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  1. #61
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    Kind of sad folks make fun of that guy. May not be someone you like because of his personality but you most certainly should appreciate all that he has done in the industry and not to mention...for the industry.

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    Quote Originally Posted by g-coder05 View Post
    So it's a blacksmith shop because the customer brings in a part and a bearing and you need to know how to look in a book to figure out the shaft size? Or maybe it has a drawing with dimensions like H11, N7, f7,,,,,? My point there was a lot of these chest beater button pushers want to call themselves "Aerospace machinist" but cant do anything that requires research.
    H11 IS a tolerance. Your scenario was throw a part at a guy and ask him to make it without a print, and you ridiculed the concept that they had the gall to ask for a print. Yeah, if you bring in a trailer part and want an axle bearing fit with no spec, that's blacksmiths work. That's not acceptable in either aerospace or medical, nor anything life critical. You want to get sued because you misremembered or misguessed a tolerance and it killed someone? No print, no part.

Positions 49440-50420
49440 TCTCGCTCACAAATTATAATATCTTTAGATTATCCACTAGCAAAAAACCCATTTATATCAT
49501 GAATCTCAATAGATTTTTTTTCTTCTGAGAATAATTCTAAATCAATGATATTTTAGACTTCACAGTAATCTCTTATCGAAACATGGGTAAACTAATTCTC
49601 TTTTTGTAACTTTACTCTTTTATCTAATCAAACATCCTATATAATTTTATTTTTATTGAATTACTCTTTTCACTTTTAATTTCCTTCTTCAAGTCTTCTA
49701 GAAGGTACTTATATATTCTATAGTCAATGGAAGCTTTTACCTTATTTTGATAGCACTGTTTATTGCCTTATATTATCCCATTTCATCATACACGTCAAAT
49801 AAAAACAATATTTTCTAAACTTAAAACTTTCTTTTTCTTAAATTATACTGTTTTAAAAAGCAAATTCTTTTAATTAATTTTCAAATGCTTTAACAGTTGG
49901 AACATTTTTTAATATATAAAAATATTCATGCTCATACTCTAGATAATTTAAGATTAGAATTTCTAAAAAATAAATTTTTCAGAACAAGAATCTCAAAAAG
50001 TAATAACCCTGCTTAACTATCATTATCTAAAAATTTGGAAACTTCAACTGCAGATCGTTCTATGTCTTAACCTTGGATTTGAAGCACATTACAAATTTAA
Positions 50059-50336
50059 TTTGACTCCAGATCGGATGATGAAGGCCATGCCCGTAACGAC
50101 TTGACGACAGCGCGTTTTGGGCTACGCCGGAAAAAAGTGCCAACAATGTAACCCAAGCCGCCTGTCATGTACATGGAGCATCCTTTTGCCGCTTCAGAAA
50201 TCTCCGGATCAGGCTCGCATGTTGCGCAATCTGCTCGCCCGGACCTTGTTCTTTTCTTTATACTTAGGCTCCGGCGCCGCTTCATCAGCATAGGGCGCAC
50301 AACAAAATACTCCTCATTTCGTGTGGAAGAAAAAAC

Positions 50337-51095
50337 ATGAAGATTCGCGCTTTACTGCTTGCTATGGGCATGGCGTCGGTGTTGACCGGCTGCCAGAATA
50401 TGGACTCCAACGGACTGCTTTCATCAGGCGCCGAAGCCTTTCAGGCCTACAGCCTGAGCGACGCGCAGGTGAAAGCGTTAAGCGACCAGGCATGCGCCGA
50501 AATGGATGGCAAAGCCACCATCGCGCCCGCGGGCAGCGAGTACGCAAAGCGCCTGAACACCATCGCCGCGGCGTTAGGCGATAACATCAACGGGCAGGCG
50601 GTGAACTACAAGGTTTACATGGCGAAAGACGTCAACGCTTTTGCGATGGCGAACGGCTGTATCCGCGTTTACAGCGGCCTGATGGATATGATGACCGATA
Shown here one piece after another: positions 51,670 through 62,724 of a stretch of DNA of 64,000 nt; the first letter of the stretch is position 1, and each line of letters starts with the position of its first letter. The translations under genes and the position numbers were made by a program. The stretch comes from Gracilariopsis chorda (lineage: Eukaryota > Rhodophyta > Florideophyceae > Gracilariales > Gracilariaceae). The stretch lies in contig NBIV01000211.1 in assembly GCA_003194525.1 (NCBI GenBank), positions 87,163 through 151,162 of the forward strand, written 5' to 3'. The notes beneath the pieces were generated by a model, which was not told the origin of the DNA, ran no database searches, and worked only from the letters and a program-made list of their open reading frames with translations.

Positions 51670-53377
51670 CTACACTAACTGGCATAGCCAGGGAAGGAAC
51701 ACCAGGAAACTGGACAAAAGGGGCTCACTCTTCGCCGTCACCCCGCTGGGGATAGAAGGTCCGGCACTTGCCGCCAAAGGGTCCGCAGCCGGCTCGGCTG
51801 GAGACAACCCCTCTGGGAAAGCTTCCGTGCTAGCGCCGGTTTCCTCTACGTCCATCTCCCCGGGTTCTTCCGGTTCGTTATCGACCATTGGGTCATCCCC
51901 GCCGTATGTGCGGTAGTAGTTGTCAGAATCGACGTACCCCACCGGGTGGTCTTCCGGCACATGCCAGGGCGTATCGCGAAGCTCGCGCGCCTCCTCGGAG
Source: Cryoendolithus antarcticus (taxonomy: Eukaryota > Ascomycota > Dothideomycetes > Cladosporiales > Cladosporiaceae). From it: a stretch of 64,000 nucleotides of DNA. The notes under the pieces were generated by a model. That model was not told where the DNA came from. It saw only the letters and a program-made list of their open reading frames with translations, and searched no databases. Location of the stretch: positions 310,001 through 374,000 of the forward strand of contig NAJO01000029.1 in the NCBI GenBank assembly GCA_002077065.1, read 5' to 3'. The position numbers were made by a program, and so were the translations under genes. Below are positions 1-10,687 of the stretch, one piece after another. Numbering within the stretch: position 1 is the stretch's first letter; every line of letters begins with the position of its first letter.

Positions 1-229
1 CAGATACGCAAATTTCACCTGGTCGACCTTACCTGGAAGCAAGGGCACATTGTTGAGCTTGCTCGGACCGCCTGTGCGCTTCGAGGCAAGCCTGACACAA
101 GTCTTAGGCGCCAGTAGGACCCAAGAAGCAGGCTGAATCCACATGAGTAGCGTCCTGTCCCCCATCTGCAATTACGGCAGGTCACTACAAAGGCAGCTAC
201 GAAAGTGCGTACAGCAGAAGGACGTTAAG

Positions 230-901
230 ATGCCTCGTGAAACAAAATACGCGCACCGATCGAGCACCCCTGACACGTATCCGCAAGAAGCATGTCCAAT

And yes, I would have to look up what the numbers for H11 are, since I don't do shafts or bearings, I do medical parts, and I haven't memorized the table. And I would expect someone working for me to do the same, because if they're pulling from memory they might get it wrong, just as I would expect them to use a calculator rather than try to do trig in their head, and I would expect them to look up the pitch diameter tolerance for a thread rather than try to remember it. I also use a feed and speed calculator program rather than pull numbers out of my butt. Take a few seconds to ensure you get it right, and get it right the first time.